Woodpeckers of Western New York


Woodpeckers of North America

How fortunate we are here in Western New York to have 7 different species of Woodpeckers living amongst us. Important in controlling insect populations, Woodpeckers are greatly served by the presence of dead trees, so leave them standing if they don’t pose a danger. Here’s a little information on each of our native Woodpeckers.

Downy Woodpecker (Picoides pubescens): Our smallest woodpecker (at about 6″), the Downy is a common visitor to backyard feeders. You likely hear its location “peep” frequently as it seeks out insects in tree bark. Interestingly, the male and female “hunt” for food differently, with the male pecking holes into the wood and the female lifting up bark. This is due to variations in the male and female bills, the males with one that is stronger and longer; this allows the pair to make the most of available resources. Males also sport a bright red spot at the back of the head. A suet or peanut feeder is a great way to have the Downy as a regular visitor, especially in Winter.

Yellow-bellied Sapsucker (Sphyrapicus varius): One of the migrating Woodpeckers, this bird is second smallest at between 8 and 9 inches. Its belly is more a buff color than yellow and males and females are distinguished by the throat patch (males-red/females-white). Both genders have a red patch on their foreheads. Sapsuckers drill deeply into trees to exude the sap. While they do drink up some sap, there is also an ulterior motive. The sap attracts insects so a Sapsucker will “tap” the tree and then return a short time later to feast. They make regularly spaced and aligned holes on trees so it’s easy to see if a Sapsucker has been harvesting. Birch and Maple are among their favorites, but it is not uncommon to see them on fruit trees. In early Spring, watch for Hummingbirds following the Sapsuckers. The sap drawn by the Sapsucker is vital to “Hummer” survival before flowering begins and they feast upon the sweet liquid.

Hairy Woodpecker (P. villosus): Looks almost exactly like the Downy except 1/3 larger at 9 inches. Also common, this species has a louder “peep” and often signals warning with a repetitive, steady call. Quite the scavenger, this Woodpecker serves trees well by devouring many destructive insects that live within them. Also easily attracted by suet and peanut feeders.

Red-Headed Woodpecker (Melanerpes erythrocephalus): More of a rarity in our area, this migratory species is hard to miss, should you be so lucky to have one in your neighborhood. At about 10″, this Woodpecker has a solid, deep-red head, white underparts and black back (with white wing patches). It has a very long bill which is used to store nuts and acorns in deep crevices. They also feed while in flight, swooping across open fields in search of flying insects. Leaving dead snags and trees is beneficial for this species which they will use for nesting sites.

Red-bellied Woodpecker (M. carolinus): Much more common than its Red-Headed cousin, the 10″ Red-bellied minimally migrates so can often be spotted in Winter here in WNY. Besides the usual insects, this one also enjoys nuts and acorns, plus wild fruit, and uses its long beak to cache food. The female is distinguished from the male by having red on only the back half of its head. The lower belly is where the red feathers occur and it is much more predominant on the male.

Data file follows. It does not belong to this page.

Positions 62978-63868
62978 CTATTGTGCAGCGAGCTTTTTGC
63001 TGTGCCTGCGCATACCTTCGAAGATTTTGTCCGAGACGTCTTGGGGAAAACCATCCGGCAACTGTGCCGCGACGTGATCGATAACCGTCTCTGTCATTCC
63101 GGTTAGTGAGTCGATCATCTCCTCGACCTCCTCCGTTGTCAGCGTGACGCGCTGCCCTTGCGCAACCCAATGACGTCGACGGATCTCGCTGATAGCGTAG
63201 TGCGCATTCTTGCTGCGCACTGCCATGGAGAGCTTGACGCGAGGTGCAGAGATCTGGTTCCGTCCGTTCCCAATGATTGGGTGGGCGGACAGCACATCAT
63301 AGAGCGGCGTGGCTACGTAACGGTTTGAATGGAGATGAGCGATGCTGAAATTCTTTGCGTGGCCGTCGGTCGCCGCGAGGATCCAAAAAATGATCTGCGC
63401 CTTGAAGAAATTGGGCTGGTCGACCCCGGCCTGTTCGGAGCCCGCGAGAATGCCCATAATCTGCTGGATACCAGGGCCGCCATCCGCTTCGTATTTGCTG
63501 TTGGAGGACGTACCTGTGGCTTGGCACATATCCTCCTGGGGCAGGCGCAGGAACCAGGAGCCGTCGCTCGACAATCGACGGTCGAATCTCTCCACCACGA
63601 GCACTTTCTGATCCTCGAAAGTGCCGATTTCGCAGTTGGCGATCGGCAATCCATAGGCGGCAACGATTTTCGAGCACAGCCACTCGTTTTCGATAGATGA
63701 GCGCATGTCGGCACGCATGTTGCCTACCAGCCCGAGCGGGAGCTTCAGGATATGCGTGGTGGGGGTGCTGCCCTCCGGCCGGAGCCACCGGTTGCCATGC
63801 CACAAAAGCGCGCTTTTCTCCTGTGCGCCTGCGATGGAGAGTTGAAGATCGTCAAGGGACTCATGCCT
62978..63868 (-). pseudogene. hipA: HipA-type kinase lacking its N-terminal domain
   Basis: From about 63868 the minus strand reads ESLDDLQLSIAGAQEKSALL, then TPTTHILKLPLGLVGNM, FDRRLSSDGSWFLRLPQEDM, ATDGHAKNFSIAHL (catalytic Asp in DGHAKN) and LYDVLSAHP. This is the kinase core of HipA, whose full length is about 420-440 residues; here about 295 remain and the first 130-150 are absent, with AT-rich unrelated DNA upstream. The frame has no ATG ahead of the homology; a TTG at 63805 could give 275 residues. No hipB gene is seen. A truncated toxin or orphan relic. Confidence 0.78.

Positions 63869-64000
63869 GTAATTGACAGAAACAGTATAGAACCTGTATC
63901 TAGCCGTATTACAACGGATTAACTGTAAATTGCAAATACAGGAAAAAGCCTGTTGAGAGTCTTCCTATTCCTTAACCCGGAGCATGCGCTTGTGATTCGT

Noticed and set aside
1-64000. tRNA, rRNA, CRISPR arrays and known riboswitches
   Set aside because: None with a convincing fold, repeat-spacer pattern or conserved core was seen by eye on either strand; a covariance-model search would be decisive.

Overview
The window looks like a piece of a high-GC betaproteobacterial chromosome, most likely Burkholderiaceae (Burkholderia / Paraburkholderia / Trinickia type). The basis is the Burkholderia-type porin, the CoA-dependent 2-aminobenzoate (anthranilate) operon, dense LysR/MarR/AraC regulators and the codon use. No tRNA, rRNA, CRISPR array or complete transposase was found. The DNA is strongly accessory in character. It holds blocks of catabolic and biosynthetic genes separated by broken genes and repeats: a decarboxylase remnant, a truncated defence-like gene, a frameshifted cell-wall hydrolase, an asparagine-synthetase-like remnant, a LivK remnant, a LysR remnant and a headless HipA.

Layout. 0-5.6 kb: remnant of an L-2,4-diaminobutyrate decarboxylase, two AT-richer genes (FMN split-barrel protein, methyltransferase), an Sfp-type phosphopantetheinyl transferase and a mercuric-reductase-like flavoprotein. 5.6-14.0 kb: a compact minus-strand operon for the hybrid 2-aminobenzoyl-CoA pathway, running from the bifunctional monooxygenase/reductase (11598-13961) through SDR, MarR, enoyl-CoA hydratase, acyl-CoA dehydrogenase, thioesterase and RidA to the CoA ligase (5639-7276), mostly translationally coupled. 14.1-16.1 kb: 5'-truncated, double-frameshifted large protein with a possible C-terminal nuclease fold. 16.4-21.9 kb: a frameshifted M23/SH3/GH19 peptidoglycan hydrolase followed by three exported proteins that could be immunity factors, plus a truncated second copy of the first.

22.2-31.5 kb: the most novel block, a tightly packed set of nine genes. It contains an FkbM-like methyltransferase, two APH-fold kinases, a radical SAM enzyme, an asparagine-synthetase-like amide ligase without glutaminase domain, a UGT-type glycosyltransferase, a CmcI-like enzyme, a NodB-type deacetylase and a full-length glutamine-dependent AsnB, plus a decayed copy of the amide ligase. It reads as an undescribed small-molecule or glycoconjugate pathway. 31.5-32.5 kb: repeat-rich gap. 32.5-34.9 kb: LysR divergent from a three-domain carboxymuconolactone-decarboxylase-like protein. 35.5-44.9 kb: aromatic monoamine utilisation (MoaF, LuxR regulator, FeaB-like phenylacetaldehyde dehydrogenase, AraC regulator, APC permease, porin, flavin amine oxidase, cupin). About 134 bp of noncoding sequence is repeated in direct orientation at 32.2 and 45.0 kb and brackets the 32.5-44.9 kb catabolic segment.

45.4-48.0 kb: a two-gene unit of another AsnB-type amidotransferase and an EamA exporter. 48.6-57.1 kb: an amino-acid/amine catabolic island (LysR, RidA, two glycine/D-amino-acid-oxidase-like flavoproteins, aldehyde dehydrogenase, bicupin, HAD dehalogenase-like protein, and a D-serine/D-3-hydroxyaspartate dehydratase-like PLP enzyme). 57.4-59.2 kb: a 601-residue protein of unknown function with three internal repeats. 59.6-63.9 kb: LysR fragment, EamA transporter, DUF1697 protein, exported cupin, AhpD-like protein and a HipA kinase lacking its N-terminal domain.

Northern Flicker (Colaptes auratus): Our second largest Woodpecker, (~12″) the Northern Flicker is more often heard than seen. However, if you’ve an ant hill on your property, don’t be surprised to find a Flicker dining excitedly. This behavior sets them apart from their cousins as they are the only Woodpecker to feed regularly on the ground. Flickers have a loud repeated “wacka wacka” call and a long, clear “whistle” in their vocal repertoire. They are easily distinguished from other Woodpeckers by their brown coloration and dark brown “bib”. Males have a larger, dark red patch at the top of the neck than do the females as well as dark brown cheek stripes. Interestingly, the Northern Flicker varies from east to west in its range. In eastern territories, the feather shafts are colored yellow where in the western areas, they are red. This is why the variety found in Western New York is also called the Yellow-shafted Flicker (see below). These birds are generally migratory in our area.

Pileated Woodpecker (Dryocopus pileatus): The “king” of Woodpeckers in our area at ~17 inches. Most people are quite surprised at the size of this bird when initially spotted. However, like the Flicker, it is more often heard than seen and generally found in mature forests. However, if you have that type of habitat nearby, you can easily draw the Pileated to your property by leaving dead trees standing. Tracking Pileated territory is easily done by seeking out the large, rectangular cavities that this Woodpecker excavates in dead trees in its search for food, carpenter ants being among its favorites. The call is similar to the Flickers but has a different cadence and rises and lowers in volume. Males are distinguished from females by their red-striped cheeks.


A female Yellow-shafted morph of the Northern Flicker, common in the eastern portion of the bird’s range.
(photo courtesy of Distant Hill Gardens)


A male  Northern Flicker in its red morph, which is found in the western portion of the bird’s range.
(photo credit: Joan Gellatly)